I fear that the ground might be uneven and dangerous as it is broken up with old tree trunks chopped off close to the surface, but I wake again and shift to the grade one classroom of my primary school.  There must be at least sixty children in this classroom and I am one of the bigger ones, taller too. 
 I take my place in the back at a low double desk with a slide in bench.  It is made of pale yellow wood and is shiny from age and use.  The nun in charge, whom I recognise from my primary school days, tells us to settle down and to write a story, any story in our brand new exercise books. 
 My story comes effortlessly.  I write longhand in grey lead, page after page about a farmer.  My story has an energetic flow and I find I can write for several pages, reach a turning point, and then come to a natural conclusion.  After no time at all, I have finished writing.  I put up my hand.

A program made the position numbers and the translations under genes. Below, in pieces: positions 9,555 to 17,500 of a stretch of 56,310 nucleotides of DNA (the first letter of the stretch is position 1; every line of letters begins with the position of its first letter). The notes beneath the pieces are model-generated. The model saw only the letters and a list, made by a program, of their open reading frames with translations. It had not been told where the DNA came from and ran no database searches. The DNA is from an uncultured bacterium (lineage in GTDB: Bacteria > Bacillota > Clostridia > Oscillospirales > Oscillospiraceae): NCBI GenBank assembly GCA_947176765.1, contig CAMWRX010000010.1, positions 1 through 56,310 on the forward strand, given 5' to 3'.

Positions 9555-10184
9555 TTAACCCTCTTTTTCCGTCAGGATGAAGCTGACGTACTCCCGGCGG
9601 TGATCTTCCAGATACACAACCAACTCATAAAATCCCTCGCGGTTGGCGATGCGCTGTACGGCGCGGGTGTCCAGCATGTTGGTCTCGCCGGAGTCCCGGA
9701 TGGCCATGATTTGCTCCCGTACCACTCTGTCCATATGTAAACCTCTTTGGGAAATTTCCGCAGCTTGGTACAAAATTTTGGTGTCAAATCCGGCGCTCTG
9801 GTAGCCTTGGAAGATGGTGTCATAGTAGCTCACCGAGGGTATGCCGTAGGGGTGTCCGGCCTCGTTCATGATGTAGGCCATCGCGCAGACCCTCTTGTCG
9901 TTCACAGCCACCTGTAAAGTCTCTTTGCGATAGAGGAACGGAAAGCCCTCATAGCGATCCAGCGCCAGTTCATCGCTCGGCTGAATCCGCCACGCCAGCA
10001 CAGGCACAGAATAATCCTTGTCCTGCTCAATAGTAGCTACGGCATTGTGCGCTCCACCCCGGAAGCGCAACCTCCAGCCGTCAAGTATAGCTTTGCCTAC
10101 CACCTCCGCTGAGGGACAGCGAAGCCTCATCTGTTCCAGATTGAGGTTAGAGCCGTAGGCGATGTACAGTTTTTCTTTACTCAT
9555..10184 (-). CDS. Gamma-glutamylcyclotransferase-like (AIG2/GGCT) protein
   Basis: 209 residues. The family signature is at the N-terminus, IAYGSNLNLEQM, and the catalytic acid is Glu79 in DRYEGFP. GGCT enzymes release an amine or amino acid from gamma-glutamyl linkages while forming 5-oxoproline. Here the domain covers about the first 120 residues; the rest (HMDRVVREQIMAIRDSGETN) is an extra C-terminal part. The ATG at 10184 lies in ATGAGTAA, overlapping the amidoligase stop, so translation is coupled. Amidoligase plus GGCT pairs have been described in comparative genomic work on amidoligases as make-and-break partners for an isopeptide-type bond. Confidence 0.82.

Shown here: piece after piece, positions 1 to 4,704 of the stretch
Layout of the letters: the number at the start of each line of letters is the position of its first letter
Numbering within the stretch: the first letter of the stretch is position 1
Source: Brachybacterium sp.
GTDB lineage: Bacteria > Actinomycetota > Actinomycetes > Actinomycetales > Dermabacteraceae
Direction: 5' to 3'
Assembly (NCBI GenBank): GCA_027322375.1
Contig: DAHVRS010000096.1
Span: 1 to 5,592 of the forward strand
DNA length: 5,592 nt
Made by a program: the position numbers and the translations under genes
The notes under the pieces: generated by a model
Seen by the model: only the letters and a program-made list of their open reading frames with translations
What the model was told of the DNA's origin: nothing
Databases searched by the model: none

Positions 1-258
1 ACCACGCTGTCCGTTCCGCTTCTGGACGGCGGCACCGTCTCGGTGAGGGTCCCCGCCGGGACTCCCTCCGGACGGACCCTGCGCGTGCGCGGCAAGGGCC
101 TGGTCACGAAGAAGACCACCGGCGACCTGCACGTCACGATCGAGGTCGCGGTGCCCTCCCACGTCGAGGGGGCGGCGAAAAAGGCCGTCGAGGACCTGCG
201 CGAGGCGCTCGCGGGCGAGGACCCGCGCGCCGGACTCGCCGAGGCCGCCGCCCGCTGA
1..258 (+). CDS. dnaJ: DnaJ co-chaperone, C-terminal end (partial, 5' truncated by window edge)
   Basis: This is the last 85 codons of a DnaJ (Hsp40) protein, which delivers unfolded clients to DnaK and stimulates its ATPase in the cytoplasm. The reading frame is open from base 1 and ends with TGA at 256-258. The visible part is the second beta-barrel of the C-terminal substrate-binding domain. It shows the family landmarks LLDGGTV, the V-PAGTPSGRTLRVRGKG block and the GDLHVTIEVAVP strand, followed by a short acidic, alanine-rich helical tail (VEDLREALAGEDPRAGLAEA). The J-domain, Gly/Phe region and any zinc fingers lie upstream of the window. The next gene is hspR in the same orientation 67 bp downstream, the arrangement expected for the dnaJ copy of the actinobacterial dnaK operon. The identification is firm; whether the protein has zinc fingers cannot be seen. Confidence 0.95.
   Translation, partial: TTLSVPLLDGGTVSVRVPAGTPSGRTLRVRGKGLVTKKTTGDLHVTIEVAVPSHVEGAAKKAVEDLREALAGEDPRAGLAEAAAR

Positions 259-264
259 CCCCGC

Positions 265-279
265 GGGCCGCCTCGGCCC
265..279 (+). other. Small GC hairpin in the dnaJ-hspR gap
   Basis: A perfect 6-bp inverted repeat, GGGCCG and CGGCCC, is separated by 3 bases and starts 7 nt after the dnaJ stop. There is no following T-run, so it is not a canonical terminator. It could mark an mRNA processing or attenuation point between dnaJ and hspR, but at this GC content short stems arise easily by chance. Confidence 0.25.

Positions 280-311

‘I’ve finished,’ I say to the nun in the front who looks over the top of her glasses.
‘You would,' she says.  ‘Begin another.’
 My second story does not flow so easily but it does not take me long to get page after page of handwritten narrative down into my book.  I feel proud of myself.  I know this nun thinks that I am a stupid ignorant girl, but at least I can write.
 A girl in the front asks the nun for help.
‘How old are you?’ the nun asks.
‘I’m three,’ the girl says, and I realise then that we are unevenly placed in this classroom.  I am five years old.  No wonder I can do much better than the littlies.

3 comments: